Images: Veeraswamy from respectively the 1920’s, 1950’s and 2005 onwards.
Mayfair is bordered by the roads of Park Lane, Oxford Street, Regent Street and Piccadilly, producing an uber-exclusive area that was named after the London event known as the ‘May Fair’ which took place during the late seventeenth century. Along Piccadilly, about 100 yards shy of Piccadilly Circus – where Regent Street, Piccadilly and Shaftesbury Avenue meet – is Swallow Street. Stroll down here and you walk past Bentley’s, a beautifully reinvigorated eaterie, executively led in the kitchen by the redoubtable Richard Corrigan.
To the uninitiated it may not be clear how to enter the restaurant a little further down, at the end of Swallow Street, the exclusive Indian restaurant Veeraswamy, which is situated on the first floor of a building overlooking Regent Street to the North and Swallow Street to the East. A prime top end restaurant located in prime top end real estate! With a discrete single door entrance to a corridor manned by a receptionist who then guides the visitor to a waiting lift, from whence the culinary journey of discovery unfolds…
It is something of a business conundrum for the food enthusiast who also sets out to be a wise and successful restaurateur: At the top end, says Camellia Panjabi (left), the best regional chefs of India are expensive to hire, manage and retain. In the finest food, the cooking processes they employ will be complex and the ingredients and recipes closely guarded secrets both of which are difficult to obtain and therefore expensive to deliver. Further there is the location – a first floor overlooking Regent Street on a large site has high costs associated. You have to be sure of your markets, says Camellia, as all of these factors lead to a higher price point and you must trust that your client base appreciate, enjoy and return to the venue that is delivering the highest quality of food and service in such surroundings.
Camellia Panjabi is a director of the company MWEat, which acquired the site of Veeraswamy in the mid-1990s and set out to sympathetically restore the restaurant to its former glories and beyond. The end product is quite stunning, easily seducing all of the senses of the diner. This is of little surprise however as MWEat boast a fine track record in the top end of the restaurant business, with their portfolio including the Michelin starred Amaya in Belgravia as well as Chutney Mary (now in its new home of St James’ Street). Further, the family run group are also wise to the changing times, through for example, their astute expansion of the Masala Zone outlets. These restaurants bring Indian street food and authentic curries to the mid-market in informal, relaxed and accessible surroundings. Its about making the most of the demand curve and product differentiating in order to bring the best possible product to each type of knowledgeable and demanding modern customer.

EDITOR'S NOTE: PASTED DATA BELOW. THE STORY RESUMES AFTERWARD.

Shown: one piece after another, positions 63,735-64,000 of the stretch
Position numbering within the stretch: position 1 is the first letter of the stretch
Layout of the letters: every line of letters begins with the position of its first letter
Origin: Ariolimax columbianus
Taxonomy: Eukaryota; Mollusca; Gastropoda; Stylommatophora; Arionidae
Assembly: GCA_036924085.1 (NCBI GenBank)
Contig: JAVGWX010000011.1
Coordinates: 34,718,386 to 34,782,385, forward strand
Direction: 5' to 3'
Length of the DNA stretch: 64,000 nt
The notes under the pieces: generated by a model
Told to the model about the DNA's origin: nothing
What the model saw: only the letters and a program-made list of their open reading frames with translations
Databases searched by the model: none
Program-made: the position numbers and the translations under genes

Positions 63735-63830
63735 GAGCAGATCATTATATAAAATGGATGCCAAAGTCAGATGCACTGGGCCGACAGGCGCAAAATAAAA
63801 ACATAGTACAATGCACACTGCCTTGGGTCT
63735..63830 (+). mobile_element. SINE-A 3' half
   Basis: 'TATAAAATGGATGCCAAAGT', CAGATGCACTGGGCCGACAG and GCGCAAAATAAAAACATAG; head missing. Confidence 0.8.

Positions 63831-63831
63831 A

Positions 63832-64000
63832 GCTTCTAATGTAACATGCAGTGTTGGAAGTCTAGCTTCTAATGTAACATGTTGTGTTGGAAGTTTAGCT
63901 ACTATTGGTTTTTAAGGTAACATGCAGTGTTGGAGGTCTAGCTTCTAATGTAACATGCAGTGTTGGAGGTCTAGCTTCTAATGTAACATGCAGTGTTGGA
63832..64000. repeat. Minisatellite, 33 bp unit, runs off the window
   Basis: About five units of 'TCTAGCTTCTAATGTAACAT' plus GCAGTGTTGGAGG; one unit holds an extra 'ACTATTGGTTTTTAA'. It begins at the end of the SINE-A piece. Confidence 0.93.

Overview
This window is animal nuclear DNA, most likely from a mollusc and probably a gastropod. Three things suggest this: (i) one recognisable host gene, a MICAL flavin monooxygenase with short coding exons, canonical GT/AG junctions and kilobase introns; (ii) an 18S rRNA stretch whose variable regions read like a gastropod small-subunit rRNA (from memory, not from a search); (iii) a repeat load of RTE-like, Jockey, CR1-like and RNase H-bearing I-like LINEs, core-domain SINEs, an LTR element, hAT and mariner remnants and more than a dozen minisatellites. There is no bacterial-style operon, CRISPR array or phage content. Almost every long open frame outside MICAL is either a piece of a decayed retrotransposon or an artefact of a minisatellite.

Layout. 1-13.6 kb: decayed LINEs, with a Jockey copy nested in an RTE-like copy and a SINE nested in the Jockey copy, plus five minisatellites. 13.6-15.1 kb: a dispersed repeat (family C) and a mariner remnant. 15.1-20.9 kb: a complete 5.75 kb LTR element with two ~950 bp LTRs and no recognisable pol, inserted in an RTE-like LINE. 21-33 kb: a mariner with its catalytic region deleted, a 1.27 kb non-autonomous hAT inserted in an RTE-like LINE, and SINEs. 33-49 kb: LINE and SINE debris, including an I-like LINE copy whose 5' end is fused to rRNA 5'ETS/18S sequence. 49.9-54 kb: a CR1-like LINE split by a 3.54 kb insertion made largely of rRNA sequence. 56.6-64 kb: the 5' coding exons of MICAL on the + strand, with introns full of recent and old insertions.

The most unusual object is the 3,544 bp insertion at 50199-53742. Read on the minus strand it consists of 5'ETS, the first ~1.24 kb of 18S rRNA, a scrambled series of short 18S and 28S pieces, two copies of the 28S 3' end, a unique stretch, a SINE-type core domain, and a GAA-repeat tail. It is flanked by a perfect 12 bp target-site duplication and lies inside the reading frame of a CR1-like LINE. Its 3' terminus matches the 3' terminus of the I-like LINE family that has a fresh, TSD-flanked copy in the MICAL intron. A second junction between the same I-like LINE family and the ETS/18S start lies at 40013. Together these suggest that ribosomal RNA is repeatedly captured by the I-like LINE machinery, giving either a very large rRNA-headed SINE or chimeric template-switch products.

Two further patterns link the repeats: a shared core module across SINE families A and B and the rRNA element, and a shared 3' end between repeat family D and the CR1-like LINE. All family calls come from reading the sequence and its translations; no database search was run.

The ambition of Veeraswamy in 2016 is clear and extends beyond the desire to marry the old with the new, the traditional with the modern, or even the North with the South of Indian cooking. To understand the full breadth and history of Indian food is bordering on a degree subject; Camellia Panjabi’s groundbreaking book ’50 Great Curries of India’ http://www.amazon.co.uk/Camellia-Panjabi/e/B001KE7V8E has sold over 1.25 million copies worldwide and was the result of painstaking research into food found across India.
Image: Tasting Menu selection of curries for main courses in tasting menu.
Many dishes originated in private homes and remained closely guarded secrets. To properly deliver a high end ‘taste of India’ therefore required a variety of specialist chefs in the modern day Veeraswamy kitchen. This has provided a great draw to the customer as well as a great challenge to the cost effectiveness (and smooth man management) in the running of the restaurant. All of this is a significant extension to the classical French kitchen, where the hierarchy might be dictated by the passion and vision of one master chef. A broader discussion on Indian cuisines can be found elsewhere on fine dining guide http://fine-dining-guide.com/profile-camellia-panjabi-of-mw-eat-sept-2015
Image: Starter from the vegetarian tasting menu at Veeraswamy 2016.
The history of Veeraswamy stems from 1924 when Edward Palmer, a trader of chutneys and spices, was named the official caterer for the Great Exhibition at Wembley. This whetted his appetite to open a luxury Indian restaurant, which became the original Veeraswamy at Victory House on Regent Street. Eight years later William Stewart MP bought the restaurant and significantly restored and upgraded the site. The new owner had a passion for India and in particular her food, it is said that he travelled over 200,000 miles in search of knowledge about the country and her cuisine. Sir William was rewarded with word of the quality of the restaurant spreading around the world. After 32 years he retired with the business eventually being taken up in late 1996 by Ranjit Mathrani and Namita Panjabi. By 2005 the forward looking but sympathetic refurbishment to the former halcyon days was completed.
So as 90 years of this beautiful instution are celebrated amongst owners and generations of regulars, the bold statements on plate and of decor, reminiscent of the Maharaja Palaces of a bygone era, continue to shine in this little corner of Mayfair and delight and enlighten yet further generations of guests. Indeed during 2016, to celebrate 90 years of Veeraswamy, there is an opportunity to sample a selection of ‘Royal Dishes’ which are proposed by the restaurant. No doubt with the stewardship in safe hands, the future for Veeraswamy remains bright as the site continues to go from strength to strength.
Reference: Royal Dishes. Contact Veeraswamy on 020 7734 1401 for reservations.